• Local Job Websites: Websites like Indeed, StepStone, and the Federal Employment Agency's job portal can be useful resources.

  • Networking: Often, jobs can be found through personal connections, university bulletin boards, or student groups.

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On-Campus Jobs

  • Research Assistant (HiWi): Many professors hire students as research assistants for various projects. These roles are particularly beneficial for students looking to pursue a career in academia or research.

  • Library Assistant: Jobs in university libraries can range from shelving books to assisting students and faculty with research queries.

  • IT Support: If you have IT skills, universities often need support staff to help with the maintenance of computer labs, software troubleshooting, and other technical tasks.

Off-Campus Jobs

  • Retail: Jobs in supermarkets, clothing stores, or any retail outlets are popular among students. Roles can include stocking shelves, cashiering, and customer service.

  • Hospitality: Cafes, bars, and restaurants often hire students for roles like waiting tables, bartending, or kitchen help. These jobs can offer flexible hours, though they might require working evenings and weekends.

  • Tutoring: If you excel in a particular subject, you can work as a tutor for school children or even fellow university students. Tutoring offers not only a good wage but also a flexible schedule.

  • Office/Administrative Work: Administrative roles in local businesses or startups can include data entry, assisting with document preparation, and other office duties. These positions might require a good level of German.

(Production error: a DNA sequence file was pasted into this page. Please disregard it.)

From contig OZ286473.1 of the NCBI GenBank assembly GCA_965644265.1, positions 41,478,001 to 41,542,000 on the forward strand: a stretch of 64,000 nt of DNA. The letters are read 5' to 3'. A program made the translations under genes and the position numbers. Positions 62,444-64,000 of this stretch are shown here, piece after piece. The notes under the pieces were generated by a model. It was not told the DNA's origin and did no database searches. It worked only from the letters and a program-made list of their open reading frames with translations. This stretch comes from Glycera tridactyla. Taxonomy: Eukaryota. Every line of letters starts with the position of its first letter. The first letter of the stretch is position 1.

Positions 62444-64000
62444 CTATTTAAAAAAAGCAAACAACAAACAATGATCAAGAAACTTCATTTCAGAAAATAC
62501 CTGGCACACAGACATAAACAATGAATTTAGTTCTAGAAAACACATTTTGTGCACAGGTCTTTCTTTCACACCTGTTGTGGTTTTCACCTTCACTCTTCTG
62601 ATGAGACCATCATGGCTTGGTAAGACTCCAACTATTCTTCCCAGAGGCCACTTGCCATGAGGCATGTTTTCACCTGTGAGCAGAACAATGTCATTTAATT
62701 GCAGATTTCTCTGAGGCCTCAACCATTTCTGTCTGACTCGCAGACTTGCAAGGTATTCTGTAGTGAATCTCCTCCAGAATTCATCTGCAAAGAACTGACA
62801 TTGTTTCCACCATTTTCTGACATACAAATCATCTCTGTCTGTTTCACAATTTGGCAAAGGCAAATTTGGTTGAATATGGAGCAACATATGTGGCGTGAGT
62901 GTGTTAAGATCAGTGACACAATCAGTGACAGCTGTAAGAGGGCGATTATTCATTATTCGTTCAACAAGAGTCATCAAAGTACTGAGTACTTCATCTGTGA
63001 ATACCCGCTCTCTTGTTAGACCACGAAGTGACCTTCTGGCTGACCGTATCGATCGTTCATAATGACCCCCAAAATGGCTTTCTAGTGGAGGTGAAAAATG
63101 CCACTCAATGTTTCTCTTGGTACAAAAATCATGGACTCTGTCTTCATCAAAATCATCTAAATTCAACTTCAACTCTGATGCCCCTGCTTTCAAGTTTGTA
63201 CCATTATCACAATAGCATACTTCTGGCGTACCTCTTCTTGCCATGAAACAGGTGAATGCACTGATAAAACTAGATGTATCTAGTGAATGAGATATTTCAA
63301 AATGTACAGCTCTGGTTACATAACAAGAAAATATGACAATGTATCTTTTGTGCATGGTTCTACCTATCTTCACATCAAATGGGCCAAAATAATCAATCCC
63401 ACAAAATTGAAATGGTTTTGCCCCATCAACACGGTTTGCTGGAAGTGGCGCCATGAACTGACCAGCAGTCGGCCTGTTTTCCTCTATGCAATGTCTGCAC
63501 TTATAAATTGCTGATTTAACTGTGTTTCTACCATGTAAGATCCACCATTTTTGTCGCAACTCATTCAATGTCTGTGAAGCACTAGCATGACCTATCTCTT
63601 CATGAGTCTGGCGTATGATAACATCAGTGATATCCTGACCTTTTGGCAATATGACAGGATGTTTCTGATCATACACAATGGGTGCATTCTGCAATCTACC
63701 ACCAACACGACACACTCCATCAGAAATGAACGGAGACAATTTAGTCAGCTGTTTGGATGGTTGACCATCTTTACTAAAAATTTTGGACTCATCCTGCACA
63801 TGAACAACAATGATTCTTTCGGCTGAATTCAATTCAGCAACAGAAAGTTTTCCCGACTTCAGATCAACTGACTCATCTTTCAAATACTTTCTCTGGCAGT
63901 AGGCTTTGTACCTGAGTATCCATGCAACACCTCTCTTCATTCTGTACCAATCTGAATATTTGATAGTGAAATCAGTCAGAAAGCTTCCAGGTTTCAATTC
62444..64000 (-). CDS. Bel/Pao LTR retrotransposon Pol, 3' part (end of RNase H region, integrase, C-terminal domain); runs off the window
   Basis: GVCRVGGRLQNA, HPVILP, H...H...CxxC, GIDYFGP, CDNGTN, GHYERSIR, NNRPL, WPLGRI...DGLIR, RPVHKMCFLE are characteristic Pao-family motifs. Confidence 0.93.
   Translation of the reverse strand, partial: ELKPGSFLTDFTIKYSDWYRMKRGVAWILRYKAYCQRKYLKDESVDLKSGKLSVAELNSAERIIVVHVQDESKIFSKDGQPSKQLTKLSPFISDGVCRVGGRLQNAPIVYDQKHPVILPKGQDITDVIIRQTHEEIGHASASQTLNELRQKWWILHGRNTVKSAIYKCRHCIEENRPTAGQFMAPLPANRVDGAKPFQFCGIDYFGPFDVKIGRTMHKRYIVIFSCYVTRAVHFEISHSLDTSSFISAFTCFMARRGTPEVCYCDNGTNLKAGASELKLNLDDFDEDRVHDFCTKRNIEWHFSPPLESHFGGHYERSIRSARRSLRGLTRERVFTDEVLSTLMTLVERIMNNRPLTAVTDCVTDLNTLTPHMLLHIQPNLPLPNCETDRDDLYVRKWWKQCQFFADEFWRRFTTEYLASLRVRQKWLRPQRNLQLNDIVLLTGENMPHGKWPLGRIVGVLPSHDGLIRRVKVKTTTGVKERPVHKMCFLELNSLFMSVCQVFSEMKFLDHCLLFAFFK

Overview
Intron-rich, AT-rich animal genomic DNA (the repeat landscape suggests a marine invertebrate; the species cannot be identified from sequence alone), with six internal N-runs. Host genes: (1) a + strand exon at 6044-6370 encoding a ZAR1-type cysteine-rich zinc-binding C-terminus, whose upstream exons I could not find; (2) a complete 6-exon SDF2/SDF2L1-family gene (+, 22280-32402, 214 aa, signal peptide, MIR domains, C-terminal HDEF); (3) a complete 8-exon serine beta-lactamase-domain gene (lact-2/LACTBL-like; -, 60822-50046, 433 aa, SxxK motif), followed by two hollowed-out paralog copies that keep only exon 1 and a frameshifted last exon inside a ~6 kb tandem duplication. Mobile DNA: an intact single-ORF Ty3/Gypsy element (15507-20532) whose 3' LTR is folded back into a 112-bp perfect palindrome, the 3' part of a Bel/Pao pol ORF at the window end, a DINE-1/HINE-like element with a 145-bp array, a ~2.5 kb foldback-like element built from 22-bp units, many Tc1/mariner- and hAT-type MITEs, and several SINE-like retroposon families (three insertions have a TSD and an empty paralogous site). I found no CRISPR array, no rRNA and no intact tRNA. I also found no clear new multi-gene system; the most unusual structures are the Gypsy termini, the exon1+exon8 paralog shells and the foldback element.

• English Teaching: Native English speakers or those fluent in English might find opportunities to teach English, either in language schools or private tutoring.

Requirements and Considerations

  • Work Limitations: International students from non-EU/EEA countries are allowed to work 120 full days or 240 half days per year without a work permit. If you wish to work more, you need permission from the Ausländerbehörde (Foreigners' Registration Office) and the Agentur für Arbeit (Federal Employment Agency).

  • Language Skills: While many jobs, especially in international companies or university roles, may not require fluent German, improving your German skills can significantly expand your job opportunities and potentially lead to higher wages.

  • Minimum Wage: Germany has a nationwide minimum wage, ensuring that even part-time workers are fairly compensated for their work. As of July 2022, the minimum wage in Germany was set at €9.82 per hour, with a planned increase to €10.45 per hour from January 2023.

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Part-time Job Rules in Germany for International Students